At a time when the Child Support Agency was coming under increasing public scrutiny, here was the sight of civil servants out of control; the same civil servants who were chasing errant fathers for money, hounding second families out of financial sight and, in more than 10 cases, driving men to suicide.
The case centred on the belief of Stephen Davies, 39, a project operations manager at the CSA's West Midlands headquarters near Dudley, that Lynn Badger, 35, an executive officer, wanted to sleep with him. As in most school playgrounds, the word 'fancy' was often used.
Mr Davies, a married father of two, was dismissed in March for 'management harassment', for allegedly intimidating two female employees. But he had been suspended earlier, last June, when Mrs Badger claimed he had sexually harassed her the previous December. She said he had asked her to 'satisfy his needs with a quick one' at a CSA Christmas party.
He was cleared of sexual misconduct and hit back with claims that she had sexually harassed him from October 1992 to May 1993.
He took his case to an industrial tribunal in Birmingham claiming vicarious sexual discrimination by the CSA because she was its agent and it had failed to instil sexual political correctness in its employees.
Mr Davies, a 6ft 5ins former rugby player, said Mrs Badger, a diminutive woman with a ponytail, had twice asked him to visit her hotel room while they were away on a seemingly endless round of business trips and courses. He claimed she telephoned him at home, pestering him to visit her when her husband was away.
She commented on the size of his feet - suggesting it indicated he had a large penis. She nuzzled his neck every day to smell his aftershave.
She said he had the nicest bum in the office. And she bought him skimpy underpants for his birthday, vowing that one day she would see them on him. She denied all these things and the tribunal believed her.
When the offending briefs were sheepishly produced by Mr Davies - still in their gaudy pink, yellow and green wrapping paper - the tabloids had a field day. 'Briefs encounter' was the favourite headline.
But the tide began to turn as a succession of CSA employees, who could be named only as Miss B, Mrs C, Miss D and Miss E, began to paint a very different picture of Mr Davies.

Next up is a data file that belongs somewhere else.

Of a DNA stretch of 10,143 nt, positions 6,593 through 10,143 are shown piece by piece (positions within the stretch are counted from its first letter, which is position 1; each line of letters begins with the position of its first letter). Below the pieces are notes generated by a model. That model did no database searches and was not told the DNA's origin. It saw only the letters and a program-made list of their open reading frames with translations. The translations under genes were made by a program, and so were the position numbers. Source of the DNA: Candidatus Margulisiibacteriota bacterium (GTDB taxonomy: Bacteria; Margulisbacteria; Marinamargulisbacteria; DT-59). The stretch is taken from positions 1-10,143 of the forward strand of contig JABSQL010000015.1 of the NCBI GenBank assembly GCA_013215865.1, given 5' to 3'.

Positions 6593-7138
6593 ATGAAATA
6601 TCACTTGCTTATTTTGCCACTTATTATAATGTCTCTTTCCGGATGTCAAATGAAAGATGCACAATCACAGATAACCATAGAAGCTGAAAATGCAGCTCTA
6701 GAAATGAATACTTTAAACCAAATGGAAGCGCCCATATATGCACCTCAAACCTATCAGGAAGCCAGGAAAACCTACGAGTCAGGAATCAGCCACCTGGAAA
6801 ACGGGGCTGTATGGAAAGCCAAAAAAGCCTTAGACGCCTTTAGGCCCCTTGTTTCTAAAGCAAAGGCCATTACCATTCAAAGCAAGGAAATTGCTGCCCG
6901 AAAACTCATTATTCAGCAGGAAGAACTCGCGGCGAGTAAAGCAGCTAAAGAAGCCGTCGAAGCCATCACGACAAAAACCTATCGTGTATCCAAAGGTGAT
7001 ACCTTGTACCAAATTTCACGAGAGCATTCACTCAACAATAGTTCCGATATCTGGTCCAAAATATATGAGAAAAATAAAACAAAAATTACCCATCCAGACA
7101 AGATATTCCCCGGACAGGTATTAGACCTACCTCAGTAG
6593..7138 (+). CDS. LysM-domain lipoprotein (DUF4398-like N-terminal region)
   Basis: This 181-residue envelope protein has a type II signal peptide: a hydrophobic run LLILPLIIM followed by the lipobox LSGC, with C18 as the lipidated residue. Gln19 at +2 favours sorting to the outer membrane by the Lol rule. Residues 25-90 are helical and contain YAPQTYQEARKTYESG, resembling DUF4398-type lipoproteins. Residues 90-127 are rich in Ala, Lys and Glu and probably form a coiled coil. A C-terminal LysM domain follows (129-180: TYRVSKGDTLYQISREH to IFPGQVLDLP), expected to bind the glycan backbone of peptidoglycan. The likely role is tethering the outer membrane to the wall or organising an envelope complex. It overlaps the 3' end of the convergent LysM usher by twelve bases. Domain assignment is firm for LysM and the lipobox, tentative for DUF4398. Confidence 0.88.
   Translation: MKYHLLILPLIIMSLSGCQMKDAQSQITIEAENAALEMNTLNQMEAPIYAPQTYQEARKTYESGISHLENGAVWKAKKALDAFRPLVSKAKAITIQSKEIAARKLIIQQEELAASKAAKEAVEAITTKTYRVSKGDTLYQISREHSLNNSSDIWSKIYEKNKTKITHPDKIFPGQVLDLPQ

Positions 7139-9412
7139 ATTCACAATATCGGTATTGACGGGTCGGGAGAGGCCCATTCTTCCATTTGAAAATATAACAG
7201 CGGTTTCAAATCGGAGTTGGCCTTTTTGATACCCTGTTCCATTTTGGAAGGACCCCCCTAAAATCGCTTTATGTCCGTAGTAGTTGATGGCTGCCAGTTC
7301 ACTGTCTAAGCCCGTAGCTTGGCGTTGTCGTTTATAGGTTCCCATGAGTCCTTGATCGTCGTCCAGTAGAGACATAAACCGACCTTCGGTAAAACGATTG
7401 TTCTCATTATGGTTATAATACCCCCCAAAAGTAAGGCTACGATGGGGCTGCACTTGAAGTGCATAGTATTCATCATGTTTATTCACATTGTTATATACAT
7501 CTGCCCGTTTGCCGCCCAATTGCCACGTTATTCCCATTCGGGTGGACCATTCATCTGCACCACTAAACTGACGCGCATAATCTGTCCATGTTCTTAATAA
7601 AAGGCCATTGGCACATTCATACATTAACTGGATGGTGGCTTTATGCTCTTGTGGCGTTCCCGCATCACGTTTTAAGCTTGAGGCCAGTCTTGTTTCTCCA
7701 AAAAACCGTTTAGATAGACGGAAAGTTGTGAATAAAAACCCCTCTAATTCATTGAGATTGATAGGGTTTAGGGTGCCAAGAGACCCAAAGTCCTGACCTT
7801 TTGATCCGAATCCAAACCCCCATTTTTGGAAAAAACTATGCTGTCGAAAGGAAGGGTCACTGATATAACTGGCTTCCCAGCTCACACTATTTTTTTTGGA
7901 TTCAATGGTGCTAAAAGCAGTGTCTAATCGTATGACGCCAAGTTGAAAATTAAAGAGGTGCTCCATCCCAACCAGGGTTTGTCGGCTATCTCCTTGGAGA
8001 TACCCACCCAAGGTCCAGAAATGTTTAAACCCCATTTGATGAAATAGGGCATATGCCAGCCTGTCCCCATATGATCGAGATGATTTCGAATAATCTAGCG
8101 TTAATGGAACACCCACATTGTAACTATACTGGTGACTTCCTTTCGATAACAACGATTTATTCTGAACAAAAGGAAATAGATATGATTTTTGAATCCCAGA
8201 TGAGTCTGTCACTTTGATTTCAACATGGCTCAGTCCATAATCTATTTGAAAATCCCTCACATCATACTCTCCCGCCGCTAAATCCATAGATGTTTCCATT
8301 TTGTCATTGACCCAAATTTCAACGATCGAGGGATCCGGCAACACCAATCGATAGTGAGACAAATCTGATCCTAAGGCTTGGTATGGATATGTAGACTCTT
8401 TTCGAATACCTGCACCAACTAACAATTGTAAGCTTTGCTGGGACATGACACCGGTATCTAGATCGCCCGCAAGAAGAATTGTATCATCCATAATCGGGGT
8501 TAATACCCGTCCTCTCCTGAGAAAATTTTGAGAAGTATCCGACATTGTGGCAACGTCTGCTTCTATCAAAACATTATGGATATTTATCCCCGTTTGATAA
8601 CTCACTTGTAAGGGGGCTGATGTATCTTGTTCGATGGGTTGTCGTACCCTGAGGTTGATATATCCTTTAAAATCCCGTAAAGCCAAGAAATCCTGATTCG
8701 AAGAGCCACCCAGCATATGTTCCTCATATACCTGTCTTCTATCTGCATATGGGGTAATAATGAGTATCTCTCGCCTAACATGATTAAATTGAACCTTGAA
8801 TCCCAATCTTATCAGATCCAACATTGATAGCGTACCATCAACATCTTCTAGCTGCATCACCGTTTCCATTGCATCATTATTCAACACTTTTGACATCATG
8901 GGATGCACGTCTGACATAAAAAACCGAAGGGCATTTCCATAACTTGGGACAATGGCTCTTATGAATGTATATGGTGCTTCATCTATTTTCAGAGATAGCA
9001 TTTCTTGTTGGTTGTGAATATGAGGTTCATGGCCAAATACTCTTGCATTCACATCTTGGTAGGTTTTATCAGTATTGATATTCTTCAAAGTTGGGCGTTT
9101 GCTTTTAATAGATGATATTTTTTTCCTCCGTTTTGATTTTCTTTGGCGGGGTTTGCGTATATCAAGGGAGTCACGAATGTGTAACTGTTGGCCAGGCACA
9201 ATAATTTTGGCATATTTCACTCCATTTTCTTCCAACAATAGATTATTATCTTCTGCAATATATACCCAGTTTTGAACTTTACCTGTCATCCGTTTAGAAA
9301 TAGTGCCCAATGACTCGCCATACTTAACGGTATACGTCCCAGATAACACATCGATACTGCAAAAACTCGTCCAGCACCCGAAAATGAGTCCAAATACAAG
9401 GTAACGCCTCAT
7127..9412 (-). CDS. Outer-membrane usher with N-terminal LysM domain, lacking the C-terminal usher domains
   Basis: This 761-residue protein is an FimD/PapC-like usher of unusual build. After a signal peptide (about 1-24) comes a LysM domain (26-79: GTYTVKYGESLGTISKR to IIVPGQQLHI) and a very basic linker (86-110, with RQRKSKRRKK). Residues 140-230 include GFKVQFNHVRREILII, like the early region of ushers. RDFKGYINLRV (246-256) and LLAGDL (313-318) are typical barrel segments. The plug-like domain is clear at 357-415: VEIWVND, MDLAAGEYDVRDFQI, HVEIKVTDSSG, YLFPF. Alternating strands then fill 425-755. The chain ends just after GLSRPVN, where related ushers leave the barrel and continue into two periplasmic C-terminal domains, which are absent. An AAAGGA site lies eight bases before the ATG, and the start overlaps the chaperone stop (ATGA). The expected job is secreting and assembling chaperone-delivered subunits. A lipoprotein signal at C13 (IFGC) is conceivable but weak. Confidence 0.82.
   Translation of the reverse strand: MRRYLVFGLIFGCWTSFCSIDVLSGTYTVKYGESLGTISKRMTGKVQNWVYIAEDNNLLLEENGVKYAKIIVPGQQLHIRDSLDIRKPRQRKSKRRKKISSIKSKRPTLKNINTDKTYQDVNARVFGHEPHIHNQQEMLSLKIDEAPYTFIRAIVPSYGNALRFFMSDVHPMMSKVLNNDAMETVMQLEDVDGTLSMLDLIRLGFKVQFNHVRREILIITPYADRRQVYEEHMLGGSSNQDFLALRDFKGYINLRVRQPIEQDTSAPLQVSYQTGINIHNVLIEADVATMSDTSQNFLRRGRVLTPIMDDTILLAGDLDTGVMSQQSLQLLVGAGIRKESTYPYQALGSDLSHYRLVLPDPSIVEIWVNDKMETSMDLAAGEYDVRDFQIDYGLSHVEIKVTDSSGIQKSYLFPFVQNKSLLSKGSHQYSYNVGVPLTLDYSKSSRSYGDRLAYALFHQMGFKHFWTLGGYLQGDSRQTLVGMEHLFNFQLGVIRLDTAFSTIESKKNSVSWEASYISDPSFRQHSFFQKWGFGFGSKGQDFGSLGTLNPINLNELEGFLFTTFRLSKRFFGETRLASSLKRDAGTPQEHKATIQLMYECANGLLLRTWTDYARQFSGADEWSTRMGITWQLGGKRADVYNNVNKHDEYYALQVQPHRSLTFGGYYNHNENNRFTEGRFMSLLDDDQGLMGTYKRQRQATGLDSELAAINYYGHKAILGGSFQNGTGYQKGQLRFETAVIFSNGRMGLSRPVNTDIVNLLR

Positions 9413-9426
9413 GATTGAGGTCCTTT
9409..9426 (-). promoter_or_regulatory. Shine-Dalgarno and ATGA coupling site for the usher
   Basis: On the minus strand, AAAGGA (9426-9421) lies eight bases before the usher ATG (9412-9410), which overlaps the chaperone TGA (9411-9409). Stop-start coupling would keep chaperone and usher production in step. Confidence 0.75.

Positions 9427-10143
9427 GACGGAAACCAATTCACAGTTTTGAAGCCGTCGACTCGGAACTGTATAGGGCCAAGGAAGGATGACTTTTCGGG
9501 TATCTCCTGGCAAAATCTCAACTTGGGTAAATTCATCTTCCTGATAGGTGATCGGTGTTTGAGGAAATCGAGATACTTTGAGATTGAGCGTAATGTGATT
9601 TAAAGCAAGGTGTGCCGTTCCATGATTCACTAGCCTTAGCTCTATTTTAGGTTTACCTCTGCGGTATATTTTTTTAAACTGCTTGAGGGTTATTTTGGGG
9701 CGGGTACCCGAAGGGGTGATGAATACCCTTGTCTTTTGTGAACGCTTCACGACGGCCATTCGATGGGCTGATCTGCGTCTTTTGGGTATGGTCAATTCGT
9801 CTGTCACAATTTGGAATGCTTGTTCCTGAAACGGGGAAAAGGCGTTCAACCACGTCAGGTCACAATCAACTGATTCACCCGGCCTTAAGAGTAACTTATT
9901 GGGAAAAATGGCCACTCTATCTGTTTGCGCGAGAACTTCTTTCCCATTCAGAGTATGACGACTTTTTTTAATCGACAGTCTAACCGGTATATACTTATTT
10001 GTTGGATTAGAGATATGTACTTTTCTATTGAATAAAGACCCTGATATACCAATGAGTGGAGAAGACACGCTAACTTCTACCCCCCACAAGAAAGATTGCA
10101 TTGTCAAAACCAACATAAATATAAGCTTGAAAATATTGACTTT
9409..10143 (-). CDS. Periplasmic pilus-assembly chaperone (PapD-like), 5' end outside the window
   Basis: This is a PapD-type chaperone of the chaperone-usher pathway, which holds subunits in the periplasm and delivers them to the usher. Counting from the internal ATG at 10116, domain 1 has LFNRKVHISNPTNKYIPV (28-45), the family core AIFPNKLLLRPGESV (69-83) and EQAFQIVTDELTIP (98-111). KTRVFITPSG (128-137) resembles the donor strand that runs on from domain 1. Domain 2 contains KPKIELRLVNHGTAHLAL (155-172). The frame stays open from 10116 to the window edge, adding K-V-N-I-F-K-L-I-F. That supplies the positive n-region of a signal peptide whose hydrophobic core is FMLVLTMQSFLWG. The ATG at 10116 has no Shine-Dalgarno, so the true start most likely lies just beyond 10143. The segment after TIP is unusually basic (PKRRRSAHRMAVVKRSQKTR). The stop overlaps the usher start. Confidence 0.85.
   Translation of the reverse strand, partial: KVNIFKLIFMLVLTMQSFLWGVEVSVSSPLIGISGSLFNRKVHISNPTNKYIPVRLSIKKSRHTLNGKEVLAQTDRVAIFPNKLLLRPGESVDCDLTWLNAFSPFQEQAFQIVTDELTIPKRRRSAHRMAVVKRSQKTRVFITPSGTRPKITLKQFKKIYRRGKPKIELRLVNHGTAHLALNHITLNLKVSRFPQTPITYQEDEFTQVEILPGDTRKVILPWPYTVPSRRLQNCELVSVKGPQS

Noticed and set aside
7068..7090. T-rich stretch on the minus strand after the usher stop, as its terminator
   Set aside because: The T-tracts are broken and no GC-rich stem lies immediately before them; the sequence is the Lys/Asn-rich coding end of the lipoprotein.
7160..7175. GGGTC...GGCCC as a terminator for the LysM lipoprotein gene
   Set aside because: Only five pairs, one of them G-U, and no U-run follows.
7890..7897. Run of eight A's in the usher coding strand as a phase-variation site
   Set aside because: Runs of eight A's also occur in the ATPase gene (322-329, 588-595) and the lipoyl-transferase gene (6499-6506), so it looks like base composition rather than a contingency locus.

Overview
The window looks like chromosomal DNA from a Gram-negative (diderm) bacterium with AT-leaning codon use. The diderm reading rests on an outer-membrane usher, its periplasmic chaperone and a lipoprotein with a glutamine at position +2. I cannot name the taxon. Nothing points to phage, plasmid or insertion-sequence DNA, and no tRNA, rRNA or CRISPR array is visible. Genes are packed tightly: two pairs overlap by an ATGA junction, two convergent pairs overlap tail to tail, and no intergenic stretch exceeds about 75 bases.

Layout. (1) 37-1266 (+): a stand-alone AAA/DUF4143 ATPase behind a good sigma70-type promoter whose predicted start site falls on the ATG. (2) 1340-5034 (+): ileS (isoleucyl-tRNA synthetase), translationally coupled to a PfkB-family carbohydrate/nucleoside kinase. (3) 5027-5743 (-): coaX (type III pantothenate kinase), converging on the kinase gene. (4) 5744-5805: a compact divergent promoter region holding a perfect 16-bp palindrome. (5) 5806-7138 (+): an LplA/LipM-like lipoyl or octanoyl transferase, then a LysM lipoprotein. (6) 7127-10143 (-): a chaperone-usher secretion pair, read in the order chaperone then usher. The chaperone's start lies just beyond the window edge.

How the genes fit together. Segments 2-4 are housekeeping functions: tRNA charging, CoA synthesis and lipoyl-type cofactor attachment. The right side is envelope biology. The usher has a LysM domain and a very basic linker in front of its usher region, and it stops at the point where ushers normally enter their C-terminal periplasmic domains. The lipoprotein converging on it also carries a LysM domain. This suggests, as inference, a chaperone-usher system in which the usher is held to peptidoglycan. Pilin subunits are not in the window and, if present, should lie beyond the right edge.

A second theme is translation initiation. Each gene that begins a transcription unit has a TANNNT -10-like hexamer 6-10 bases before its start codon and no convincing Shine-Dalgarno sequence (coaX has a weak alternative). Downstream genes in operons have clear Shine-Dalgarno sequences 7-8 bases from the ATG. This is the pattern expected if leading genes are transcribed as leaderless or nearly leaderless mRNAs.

Expecting the assault on his client's character, Peter Henrick, Mr Davies's representative, had asked: 'Have you had affairs?' In full view of his wife, Diane, Mr Davies replied in the affirmative. It was the one time when no one laughed.
Miss B, Jacqueline Gough, described Mr Davies as a fiery, difficult boss. Mrs Badger's husband, Richard, told the hearing that Mr Davies wanted Miss Gough off his team because she refused to respond to his advances.
Mrs C, June O'Connor, told how Mr Davies twice cornered her, asking her for kisses at drunken CSA parties.
Mr and Mrs Badger said that during a journey in their car he bet that he would sleep with Mrs O'Connor and expressed his desire to touch her breasts. He said that was untrue.
Miss D, Cath Harvey, a CSA official who transferred from Newcastle to Dudley, was alleged to have had an affair with Mr Davies, an allegation he denied and on which she did not elaborate.
But Miss E, Maxine Barnard, a secretary, delivered the killer blows. She described how, at a party to celebrate the launch of the CSA, Mr Davies had dropped his trousers when someone asked if rumours were true that he had the biggest 'prick' in the CSA. She described how he later went home with her for a Chinese meal - something he did not dispute.
Their versions differed, however, when it came to what happened next. He said they kissed; she said he touched her breasts.
As the evidence unfolded, Diane Davies commented outside the hearing that the behaviour was nothing more than typical office shenanigans, particularly when drink was involved. Dropping trousers, getting drunk and fooling around a little were not unusual in the civil service, she said.
The sheer scale of the allegations and their pettiness may have betrayed the nature - and quality - of some of the people running the CSA, but it was clear that someone was lying.
The question for the tribunal was a technical one: was the CSA vicariously liable for Mrs Badger's actions, even assuming the claims were true? For everyone else, the question was much simpler: in the hotbed of the Child Support Agency, the arbiter of responsible family behaviour, who was sexually harassing whom?
Living, page 18
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